Saturday, July 12, 2014





Caution is urged on deal on citizenship

Proposed bill would provide a path to citizenship for 11 million illegal immigrants.


March 31. 2013 9:00PM


Story Tools
PrintPrint | E-MailEMail | SaveSave | Hear Generate QR Code QR
Send to Kindle


WASHINGTON — Even with one of the largest hurdles to an immigration overhaul overcome, optimistic lawmakers on Sunday cautioned they had not finished work on a bill that would provide a path to citizenship for 11 million illegal immigrants.


The AFL-CIO and the pro-business U.S. Chamber of Commerce reached a deal late Friday that would allow tens of thousands of low-skill workers into the country to fill jobs in construction, restaurants and hotels. Yet despite the unusual agreement between the two powerful lobbying groups, lawmakers from both parties conceded that the negotiations were not finished.


“With the agreement between business and labor, every major policy issue has been resolved,” said Sen. Chuck Schumer, the New York Democrat who brokered the labor-business deal.


But it hasn’t taken the form of a bill and the eight senators searching for a compromise haven’t met about the potential breakthrough.


“We haven’t signed off,” said Sen. Lindsey Graham, R-S.C.


“There are a few details yet. But conceptually, we have an agreement between business and labor, between ourselves that has to be drafted,” he added.


Yet just before lawmakers began appearing on Sunday shows, Sen. Marco Rubio warned he was not ready to lend his name — and political clout — to such a deal without hashing out the details.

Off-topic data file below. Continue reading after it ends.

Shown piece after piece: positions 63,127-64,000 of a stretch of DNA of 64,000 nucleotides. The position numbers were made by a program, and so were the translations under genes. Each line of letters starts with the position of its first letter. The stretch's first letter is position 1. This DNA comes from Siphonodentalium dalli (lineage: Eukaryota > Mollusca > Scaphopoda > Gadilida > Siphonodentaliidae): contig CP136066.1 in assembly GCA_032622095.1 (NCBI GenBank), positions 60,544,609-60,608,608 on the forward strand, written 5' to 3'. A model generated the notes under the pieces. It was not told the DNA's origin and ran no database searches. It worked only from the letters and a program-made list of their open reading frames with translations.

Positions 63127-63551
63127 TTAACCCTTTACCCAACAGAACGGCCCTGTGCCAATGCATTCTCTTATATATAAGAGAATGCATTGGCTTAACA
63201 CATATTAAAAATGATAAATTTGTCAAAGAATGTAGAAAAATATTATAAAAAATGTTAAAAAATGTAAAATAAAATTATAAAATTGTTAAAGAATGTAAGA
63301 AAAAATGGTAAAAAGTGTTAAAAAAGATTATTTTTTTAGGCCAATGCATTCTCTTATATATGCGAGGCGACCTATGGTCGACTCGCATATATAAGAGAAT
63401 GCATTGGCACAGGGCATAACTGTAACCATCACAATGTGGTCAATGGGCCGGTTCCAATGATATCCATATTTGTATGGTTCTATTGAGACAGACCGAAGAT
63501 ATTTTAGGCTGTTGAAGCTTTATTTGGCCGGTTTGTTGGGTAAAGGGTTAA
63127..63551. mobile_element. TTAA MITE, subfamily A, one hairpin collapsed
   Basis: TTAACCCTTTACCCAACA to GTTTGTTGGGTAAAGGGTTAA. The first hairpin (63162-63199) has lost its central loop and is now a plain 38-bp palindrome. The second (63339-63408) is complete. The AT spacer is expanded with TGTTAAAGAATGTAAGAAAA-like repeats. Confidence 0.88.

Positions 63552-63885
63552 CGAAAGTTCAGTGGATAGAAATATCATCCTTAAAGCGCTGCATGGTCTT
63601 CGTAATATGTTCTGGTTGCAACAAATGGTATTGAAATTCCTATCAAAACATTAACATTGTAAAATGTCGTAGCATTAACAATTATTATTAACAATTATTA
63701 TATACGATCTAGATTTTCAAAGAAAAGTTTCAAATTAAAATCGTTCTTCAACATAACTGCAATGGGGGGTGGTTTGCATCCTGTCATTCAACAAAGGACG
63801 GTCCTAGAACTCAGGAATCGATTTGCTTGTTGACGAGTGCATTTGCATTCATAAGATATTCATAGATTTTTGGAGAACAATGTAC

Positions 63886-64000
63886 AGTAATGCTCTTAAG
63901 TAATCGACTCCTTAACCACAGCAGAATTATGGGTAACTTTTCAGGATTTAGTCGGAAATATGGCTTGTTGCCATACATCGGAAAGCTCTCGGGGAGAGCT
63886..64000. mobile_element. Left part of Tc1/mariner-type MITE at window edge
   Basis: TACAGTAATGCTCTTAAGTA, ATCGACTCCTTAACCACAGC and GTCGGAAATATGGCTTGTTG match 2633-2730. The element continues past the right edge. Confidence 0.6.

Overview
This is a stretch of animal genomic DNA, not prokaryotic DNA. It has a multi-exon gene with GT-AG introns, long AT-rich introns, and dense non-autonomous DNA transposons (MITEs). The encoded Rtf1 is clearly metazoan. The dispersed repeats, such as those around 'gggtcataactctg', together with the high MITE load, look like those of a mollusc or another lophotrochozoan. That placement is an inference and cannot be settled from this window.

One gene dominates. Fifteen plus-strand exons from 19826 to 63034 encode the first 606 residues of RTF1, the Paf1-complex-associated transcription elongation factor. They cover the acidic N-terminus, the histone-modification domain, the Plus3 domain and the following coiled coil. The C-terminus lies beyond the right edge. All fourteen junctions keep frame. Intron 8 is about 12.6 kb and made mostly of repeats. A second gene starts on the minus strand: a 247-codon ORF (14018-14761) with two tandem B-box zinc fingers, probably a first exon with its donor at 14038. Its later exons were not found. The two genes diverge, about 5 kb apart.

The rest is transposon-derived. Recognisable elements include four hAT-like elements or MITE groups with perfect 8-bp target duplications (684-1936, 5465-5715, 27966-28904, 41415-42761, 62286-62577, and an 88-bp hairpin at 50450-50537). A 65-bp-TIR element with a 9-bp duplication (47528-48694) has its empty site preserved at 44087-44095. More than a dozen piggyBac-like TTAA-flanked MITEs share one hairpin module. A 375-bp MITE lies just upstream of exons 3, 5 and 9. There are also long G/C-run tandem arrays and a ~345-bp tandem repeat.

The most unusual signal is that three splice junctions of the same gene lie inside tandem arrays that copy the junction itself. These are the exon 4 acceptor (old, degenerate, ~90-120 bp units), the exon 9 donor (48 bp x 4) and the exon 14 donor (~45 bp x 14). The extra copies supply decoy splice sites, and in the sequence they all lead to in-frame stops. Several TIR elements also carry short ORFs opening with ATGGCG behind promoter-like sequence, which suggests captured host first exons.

“Reports that the bipartisan group of eight senators have agreed on a legislative proposal are premature,” said Rubio, a Florida Republican who is among the lawmakers working on legislation.


Rubio, a Cuban-American who is weighing a presidential bid in 2016, is a leading figure inside his party. Lawmakers will be closely watching any deal for his approval and his skepticism about the process did little to encourage optimism.


Rubio, who is the group’s emissary to conservatives, called the agreement “a starting point” but said 92 senators from 43 states haven’t yet been involved in the process.


The detente between the nation’s leading labor federation and the powerful business lobbying group still needs senators’ approval.




Comments
comments powered by Disqus Commenting Guidelines
Poll
Mortgage Minute


Search for New & Used Cars

Make 
Model
 
Used New All
 

Search Times Leader Classifieds to find just the home you want!

Search Times Leader Classifieds to find just what you need!

Search Pet Classifieds
Dogs Cats Other Animals



Social Media/RSS
Times Leader on Twitter
Times Leader on Youtube
Times Leader on Google+
The Times Leader on Tumblr
The Times Leader on Pinterest
Times Leader RSS Feeds